There is almost complete silence in and around the village. An atmosphere of reflection and a place in which there is a lesser sense of social interaction. There are still activities which are performed by individuals within the biophysical landscape, which offers an escape from social interaction on a mass scale.

The Island in the middle of the lake isn’t an island anymore as ice paves the way from shore to shore. Only a brief sign of life from the red house, as smoke rises from its chimney, barely visible on an almost completely white backdrop as the lake spans for miles beyond the island. Only the weather determines how far you can see beyond the island. Remnants of seasons passed litter the forest and communal areas around the village.

On the day of the yearly island party there is a gathering of permanent and temporary community members. A splash of colour in the neutral palette of the winter landscape. Some on ski’s, readying for a short five kilometre cross country ski race, whilst others ready to witness the race, all socialising in the campsite littered with trees and caravans covered in snow.

Team games are created, like tug of war, shooting cans and three person skiing. Food and drinks are provided at the island for the community and the owner of the house on the island explains how the games and teams work for each of the games which happen after the ski race. There is a local team, a rest of Sweden team, and an intercontinental team. A competitive series of games commences in the middle of the lake in this explosion of social interaction cradled by the landscape. Drinks continue for some, but numbers begin to drop as the temperature dwindles nearing the end of the series of games.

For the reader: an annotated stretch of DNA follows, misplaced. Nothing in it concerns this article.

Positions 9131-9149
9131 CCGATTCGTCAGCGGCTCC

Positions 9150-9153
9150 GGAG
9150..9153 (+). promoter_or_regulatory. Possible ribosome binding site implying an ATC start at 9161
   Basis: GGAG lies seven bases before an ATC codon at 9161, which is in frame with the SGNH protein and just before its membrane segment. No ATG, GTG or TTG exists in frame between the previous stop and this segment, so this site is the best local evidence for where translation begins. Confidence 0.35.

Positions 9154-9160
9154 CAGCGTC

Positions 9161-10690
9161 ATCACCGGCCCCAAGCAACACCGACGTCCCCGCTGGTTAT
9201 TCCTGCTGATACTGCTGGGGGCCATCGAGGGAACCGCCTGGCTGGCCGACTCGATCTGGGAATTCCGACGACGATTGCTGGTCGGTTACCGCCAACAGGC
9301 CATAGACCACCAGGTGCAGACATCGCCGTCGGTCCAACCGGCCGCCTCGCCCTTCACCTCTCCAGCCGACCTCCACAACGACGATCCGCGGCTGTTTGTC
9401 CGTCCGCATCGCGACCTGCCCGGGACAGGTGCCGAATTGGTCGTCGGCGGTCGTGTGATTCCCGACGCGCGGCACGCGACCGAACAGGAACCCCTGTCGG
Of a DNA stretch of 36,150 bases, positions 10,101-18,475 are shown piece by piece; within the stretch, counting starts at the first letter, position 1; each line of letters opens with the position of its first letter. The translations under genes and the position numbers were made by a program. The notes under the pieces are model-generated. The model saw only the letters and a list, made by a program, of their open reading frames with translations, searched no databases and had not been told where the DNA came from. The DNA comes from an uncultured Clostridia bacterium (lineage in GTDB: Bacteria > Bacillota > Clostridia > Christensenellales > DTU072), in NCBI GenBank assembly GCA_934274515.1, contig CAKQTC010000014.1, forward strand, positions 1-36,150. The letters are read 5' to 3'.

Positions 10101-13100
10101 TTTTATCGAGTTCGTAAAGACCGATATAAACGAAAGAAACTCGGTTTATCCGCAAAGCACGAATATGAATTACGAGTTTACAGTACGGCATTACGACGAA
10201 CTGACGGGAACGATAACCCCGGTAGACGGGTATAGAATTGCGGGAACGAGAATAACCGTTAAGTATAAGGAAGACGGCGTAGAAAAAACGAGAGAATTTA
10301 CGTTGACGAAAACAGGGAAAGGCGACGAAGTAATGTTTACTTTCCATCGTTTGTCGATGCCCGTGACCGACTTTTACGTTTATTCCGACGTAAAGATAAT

'escaping' to nature/the forest can be viewed as a (potentially temporary) flight from a complicated overcrowded urban life to a simpler, more 'environmentally sustainable' way of living. This idea is a strong strand of Scandinavian culture which appeals to incomers like us, our German and our Dutch neighbours. But as well as being closer to nature, people also find themselves in a different social situation/community which can have its own complications and tensions. Often the choices they make about managing the balance between natural living and social acceptance lead to their involvement in community rituals and social gatherings, which might not be part of every member’s permanent routine, like hunting and the island party.

The extreme weather can create a sense of isolation, which leads the community to make an even greater effort to gather. In this case, it may symbolise their determination to resist the long cold season, by 'playing' in it or with it. Raising a defiant toast with friends.

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